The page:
9. Raising impediments (Indian guys are not at all good at raising impediments, at last moment we know things are worse. Train them the importance of raising problems. Brainstorm them. Now my team works brilliantly atleast in raising problems ;) )
10. Help (self esteem and self confidence, shyness these all the qualities of Indian developers :P . Well this are serious issues but again by Personality training we could overcome. With a good trainer in 2 trainings i got the worst shy guy to open up)
11. Time sheet ( Make the guys practice filling time sheet. Start them with 1 hour tracking time, my team practiced for a week during all these trainings and well they know now the importance of time)
12. Improving (Give feedbacks, new innovative ideas from developers. Guys have good ideas that could really improve things)
13. Changing requirements/documentation (One important part, if you want offshore team to work well then you should have minimum and well documentation. I say Minimum don't put lots and lots of docs. Only proper use-case and UI documented should do. Update in case of chaning requirement.) .. The above process could be carried out before taking a guy into team (its not so easy nor difficult). It works for us and well could work for others. We do distributed scrumming at Qvantel. We have offices in Finland, Sweden, Spain, Norway and *India.... What ever we write/speak i am sure is understood by everybody who knows English. We don't need to masters in English and remember its not our mother tongue. ........................ About Indians - its not even a united country. There's the north, and there's the south and they hate each other, and then there's some thirty different cultures, all of whom are equally arrogant when it comes to defending their own sub culture. So the trick i've learned is to say - indians are worthless in general, but people who speak your language, or who come from your caste (that gift of the wierd religion they follow) are much better, and they will be your slaves forever. Or if that doesn't work, they've got pockets of Muslims and Christians whom you can use very effectively to turn against the rest of the crowd. ....................... The really young ones in their workforce do all the work with low skills and low pay, and then they stop working and start managing the moment they get a 3-5 years of experience. Its very important in their village-driven culture to prove to their other villagers that they've achieved 'success' or whatever it is they call 'success'. And talk to any of them, the'll throw in a few big names like Mittal or Tatas and how they're doing "grand" on a "global" scale. ......... The fact is, like all third-worlders, they pretty much all aspire to live in Europe or the US (gives them a chance to collect a big dowry from their in-laws, another element of their "Indian culture"). And then they bring their worst traits to the first world, vegetarianism and big, empty words being the worst. .......... Once the current generation of American programmers and architects passes away, it's all in the hands of the Indians, or the Chinese, or the Ukrainians or the crazy Russians .......... the biggest obstacle and roadblock we ever encounter is Culture difference ...... People here are debating starting from freshers from the industry up to the most experienced senior people and all every one is doing is blaming blaming and blaming. When all of us say "I am not responsible" than who is responsible? ......... No one can come to know what you have in mind unless it is communicated in a comprehensive form. The assumptions are too many and many of them are never conveyed or communicated from both the parties and this is what always leads to confusion. ......... I am myself an entrepreneur, and have a good tie ups with clients from across the globe. I also face similar situations, but the best part is, when ever such things happen, we both sit together, analyze, and overcome every adverse situation and devise appropriate counter measures to ensure it doesn't get repeated. ........ That is another cultural difference. Indians will nod that they understand even when they don't. ...... Does India have developers who are as good as U.S. developers? Absolutely. Are the chances you will get one based on the cut-rate good? Absolutely not. ....... There are more than 100,000 software companies in india may be even more. ....... My onsite salary is 1/4 or 1/5 of the salary of any stupid employee of my client. But if we see Indian salary then still it is 8 times i.e. indian employees are getting 20 to 25 times less salary. here hr cost of employee is 100 US$ and India salary is 5$ per hr or less in an avg. ....... I am a software professional moved from India, now working for a large US company.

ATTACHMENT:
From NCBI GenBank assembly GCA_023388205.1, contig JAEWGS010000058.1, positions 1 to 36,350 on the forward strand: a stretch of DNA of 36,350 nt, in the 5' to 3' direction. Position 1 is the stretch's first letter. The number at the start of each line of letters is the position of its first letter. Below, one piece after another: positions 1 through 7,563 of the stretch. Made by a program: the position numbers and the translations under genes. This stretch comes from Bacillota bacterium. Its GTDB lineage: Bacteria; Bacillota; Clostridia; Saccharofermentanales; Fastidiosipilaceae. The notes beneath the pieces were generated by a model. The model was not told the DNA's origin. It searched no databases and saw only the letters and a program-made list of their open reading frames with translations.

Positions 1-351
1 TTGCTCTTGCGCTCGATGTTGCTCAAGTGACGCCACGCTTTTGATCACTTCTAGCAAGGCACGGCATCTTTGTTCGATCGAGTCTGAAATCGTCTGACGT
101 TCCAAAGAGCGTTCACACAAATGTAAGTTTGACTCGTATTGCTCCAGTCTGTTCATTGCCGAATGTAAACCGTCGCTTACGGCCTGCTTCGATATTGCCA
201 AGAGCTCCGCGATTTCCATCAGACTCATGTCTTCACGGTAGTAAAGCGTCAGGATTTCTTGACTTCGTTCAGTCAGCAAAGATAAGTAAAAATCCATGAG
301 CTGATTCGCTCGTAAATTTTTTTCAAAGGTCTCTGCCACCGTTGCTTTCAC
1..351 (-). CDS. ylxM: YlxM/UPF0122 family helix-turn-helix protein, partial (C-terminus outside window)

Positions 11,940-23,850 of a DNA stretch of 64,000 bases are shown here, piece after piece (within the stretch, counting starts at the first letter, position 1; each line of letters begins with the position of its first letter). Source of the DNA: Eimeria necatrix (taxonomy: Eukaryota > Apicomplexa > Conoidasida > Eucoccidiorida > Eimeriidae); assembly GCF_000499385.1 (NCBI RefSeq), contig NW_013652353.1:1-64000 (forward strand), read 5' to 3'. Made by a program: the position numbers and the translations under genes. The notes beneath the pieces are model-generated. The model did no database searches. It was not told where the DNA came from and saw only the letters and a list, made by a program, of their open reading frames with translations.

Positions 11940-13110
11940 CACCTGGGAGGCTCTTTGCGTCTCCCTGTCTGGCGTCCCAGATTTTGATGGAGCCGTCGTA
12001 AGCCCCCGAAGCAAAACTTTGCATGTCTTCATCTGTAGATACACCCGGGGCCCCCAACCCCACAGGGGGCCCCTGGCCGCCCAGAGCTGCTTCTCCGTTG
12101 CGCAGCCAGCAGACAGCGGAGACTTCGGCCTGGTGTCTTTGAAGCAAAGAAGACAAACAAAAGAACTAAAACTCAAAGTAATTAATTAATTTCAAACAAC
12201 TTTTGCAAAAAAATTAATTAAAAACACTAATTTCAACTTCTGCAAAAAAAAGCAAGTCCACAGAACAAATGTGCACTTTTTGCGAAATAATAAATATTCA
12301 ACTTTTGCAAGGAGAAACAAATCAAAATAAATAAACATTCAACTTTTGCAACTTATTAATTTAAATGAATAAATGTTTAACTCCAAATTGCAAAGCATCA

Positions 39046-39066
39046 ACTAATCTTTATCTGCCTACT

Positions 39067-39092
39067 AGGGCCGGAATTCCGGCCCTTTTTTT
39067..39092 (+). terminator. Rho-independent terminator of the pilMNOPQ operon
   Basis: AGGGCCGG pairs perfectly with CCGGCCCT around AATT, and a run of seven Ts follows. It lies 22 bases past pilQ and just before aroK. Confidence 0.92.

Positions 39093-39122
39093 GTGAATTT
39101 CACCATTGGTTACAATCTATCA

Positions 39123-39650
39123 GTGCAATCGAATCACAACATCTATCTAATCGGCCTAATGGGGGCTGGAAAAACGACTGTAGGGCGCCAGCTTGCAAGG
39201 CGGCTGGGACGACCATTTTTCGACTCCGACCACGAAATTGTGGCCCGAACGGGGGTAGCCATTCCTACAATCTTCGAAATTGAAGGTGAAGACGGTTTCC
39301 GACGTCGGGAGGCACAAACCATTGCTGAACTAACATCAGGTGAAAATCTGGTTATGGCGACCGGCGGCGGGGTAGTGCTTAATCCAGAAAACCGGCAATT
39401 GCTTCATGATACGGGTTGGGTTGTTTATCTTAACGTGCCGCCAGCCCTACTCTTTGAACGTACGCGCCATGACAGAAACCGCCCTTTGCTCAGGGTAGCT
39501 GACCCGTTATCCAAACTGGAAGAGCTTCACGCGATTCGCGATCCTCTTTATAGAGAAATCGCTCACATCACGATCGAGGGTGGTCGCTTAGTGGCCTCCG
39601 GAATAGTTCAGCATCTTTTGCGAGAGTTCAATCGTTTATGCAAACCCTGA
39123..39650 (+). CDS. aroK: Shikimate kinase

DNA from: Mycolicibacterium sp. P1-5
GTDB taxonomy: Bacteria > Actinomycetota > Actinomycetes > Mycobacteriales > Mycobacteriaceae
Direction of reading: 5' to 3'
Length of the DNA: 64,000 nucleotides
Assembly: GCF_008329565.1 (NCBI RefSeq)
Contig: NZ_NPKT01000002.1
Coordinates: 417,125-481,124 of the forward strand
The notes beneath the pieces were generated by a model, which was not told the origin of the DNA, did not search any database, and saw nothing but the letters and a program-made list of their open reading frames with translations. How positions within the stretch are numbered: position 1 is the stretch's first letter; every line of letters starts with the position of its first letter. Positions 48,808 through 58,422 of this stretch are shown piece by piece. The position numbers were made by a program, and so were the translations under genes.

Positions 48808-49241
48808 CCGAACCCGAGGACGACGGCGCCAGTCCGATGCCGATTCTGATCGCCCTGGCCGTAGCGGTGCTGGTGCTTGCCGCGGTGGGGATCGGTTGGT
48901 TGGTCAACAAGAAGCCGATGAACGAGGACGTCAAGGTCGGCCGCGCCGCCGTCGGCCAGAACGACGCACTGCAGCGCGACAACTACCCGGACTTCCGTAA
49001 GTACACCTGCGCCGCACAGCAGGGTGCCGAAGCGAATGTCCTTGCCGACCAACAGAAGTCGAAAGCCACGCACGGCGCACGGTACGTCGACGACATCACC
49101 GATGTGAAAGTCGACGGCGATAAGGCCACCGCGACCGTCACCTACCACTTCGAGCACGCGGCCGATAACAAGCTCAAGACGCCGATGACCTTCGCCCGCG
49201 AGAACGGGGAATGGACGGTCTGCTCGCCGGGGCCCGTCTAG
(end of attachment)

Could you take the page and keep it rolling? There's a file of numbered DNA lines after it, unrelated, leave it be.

Now, without any bias, let me explain my experience here. My company decided to offshore some of the work to IBM. IBM has built offshore teams in India and Brazil.
The biggest issues we have faced with Indian offshore team.
- Very inexperience team members(in the range of 3-5 years). After 5 years of experience most of them move to managerial role and thus creating a team with very limited technical experience
- Loosing team members very frequently. They move to another company who offered little more than they make.
- Very bad work ethics among developers. (Note: I found testers are extremely ethical). Developers spend time on an issue 'only if that helps him gain more knowledge'. Otherwise you can see a very disinterested pattern in problem solving...... Compare to the Indian counterparts, I found Brazil counterparts were extremely knowledgeable with great work ethics................ I used to work in the offshoring industry. No doubt India has some extremely talented programmers. ..... I would challenge the failure stats of India with domestic US figures. I think the main problem here is iterative and waterfall project methodologies. ....... Agile project management will help improve the probability of success with your software projects.